Developer Documentation
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Development Environment

The core team uses Debian GNU/Linux + Android Studio 2.2 (as of November 2016). It is also available for Windows and Mac, but we never used that. You can use any Android device connected to USB to run your code straight from Android Studio on the device. Be aware that you cannot install your own built version and F-Droid’s at the same time. You can export and import your database, though.

Tools

You need to install

  • a Java Development Kit (JDK)
  • git
  • adb (Android Debug Bridge, included in Android Studio)

On Ubuntu, you can use following commands (java 9 seems broken, please use java 8)

sudo apt-get install java-1.8.0-openjdk-amd64 git adb

Getting the code

git clone https://github.com/Freeyourgadget/Gadgetbridge.git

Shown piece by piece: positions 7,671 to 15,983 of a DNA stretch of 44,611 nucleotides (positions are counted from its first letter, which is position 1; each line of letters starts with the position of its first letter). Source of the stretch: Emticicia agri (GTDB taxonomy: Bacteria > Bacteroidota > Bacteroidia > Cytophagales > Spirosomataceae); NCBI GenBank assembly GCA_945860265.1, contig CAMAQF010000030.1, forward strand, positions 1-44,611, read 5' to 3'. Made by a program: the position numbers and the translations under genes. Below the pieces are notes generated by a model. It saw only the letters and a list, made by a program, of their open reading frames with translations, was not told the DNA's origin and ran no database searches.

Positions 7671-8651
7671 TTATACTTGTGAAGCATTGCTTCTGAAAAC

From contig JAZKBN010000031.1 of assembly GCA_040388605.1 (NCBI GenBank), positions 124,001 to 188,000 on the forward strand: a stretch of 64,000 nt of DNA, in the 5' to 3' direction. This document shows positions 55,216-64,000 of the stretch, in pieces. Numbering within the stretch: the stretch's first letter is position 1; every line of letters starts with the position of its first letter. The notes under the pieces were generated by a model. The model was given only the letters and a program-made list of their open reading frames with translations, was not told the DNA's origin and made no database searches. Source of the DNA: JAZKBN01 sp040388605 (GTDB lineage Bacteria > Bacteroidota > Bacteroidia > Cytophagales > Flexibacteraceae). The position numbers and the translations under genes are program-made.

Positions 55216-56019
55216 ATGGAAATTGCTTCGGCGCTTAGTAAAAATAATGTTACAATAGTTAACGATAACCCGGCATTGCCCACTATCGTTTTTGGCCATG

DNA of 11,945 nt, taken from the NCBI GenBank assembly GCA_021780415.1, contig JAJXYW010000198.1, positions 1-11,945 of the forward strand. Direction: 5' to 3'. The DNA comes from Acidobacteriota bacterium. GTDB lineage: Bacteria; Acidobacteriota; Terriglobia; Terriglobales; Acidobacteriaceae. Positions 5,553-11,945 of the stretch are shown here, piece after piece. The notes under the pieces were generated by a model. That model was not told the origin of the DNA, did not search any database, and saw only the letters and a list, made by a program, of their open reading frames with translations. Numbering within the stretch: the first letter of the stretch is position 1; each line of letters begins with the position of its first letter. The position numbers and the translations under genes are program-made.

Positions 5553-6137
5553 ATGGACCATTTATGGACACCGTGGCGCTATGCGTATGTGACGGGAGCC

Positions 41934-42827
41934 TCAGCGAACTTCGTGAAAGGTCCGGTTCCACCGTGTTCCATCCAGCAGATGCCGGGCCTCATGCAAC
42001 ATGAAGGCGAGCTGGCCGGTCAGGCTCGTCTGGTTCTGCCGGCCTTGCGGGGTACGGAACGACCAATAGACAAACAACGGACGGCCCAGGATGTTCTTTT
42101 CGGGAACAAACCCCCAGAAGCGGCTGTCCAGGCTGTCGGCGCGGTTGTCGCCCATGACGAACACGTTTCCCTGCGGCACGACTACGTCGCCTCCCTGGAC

(after you did that once, you can use git pull to get the newest Gadgetbridge code)

Alternatively you can use Android Studio to clone the Gadgetbridge repository.

Building and installing the Gadgetbridge apk

If you only want to compile the code, you can simply execute

./gradlew assembleDebug

or

./gradlew assembleRelease

And install it to your mobile or tablet by executing

adb install app/build/outputs/apk/app-debug.apk

Android Studio does all this automatically when you press the Run or Debug button.

Short Introduction to Gadgetbridge’s Source Code

Important Classes

Overview

Overview UML Component Diagram

All the details about the communication/protocol with a concrete device (Pebble, Mi Band, …) is inside the “Concrete Device Impl.” component, that is, the concrete implementations of the DeviceSupport interface. Only the DeviceCommunicationService has access to those -- clients (typically Activities) talk to the DeviceService interface in order to communicate with the devices.

Bluetooth Error Codes

https://android.googlesource.com/platform/external/bluetooth/bluedroid/+/android-5.1.1_r37/stack/include/gatt_api.h